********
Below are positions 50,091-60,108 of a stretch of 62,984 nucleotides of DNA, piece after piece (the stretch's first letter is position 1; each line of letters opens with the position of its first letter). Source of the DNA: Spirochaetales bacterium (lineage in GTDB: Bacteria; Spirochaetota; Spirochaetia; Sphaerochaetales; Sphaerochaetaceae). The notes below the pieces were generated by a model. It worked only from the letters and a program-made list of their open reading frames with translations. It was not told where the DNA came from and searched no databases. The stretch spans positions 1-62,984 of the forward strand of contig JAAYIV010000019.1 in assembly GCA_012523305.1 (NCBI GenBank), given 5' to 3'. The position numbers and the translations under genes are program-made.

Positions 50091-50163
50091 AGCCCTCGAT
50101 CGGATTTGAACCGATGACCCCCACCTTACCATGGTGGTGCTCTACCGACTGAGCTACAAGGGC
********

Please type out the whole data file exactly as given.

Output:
Below are positions 50,091-60,108 of a stretch of 62,984 nucleotides of DNA, piece after piece (the stretch's first letter is position 1; each line of letters opens with the position of its first letter). Source of the DNA: Spirochaetales bacterium (lineage in GTDB: Bacteria; Spirochaetota; Spirochaetia; Sphaerochaetales; Sphaerochaetaceae). The notes below the pieces were generated by a model. It worked only from the letters and a program-made list of their open reading frames with translations. It was not told where the DNA came from and searched no databases. The stretch spans positions 1-62,984 of the forward strand of contig JAAYIV010000019.1 in assembly GCA_012523305.1 (NCBI GenBank), given 5' to 3'. The position numbers and the translations under genes are program-made.

Positions 50091-50163
50091 AGCCCTCGAT
50101 CGGATTTGAACCGATGACCCCCACCTTACCATGGTGGTGCTCTACCGACTGAGCTACAAGGGC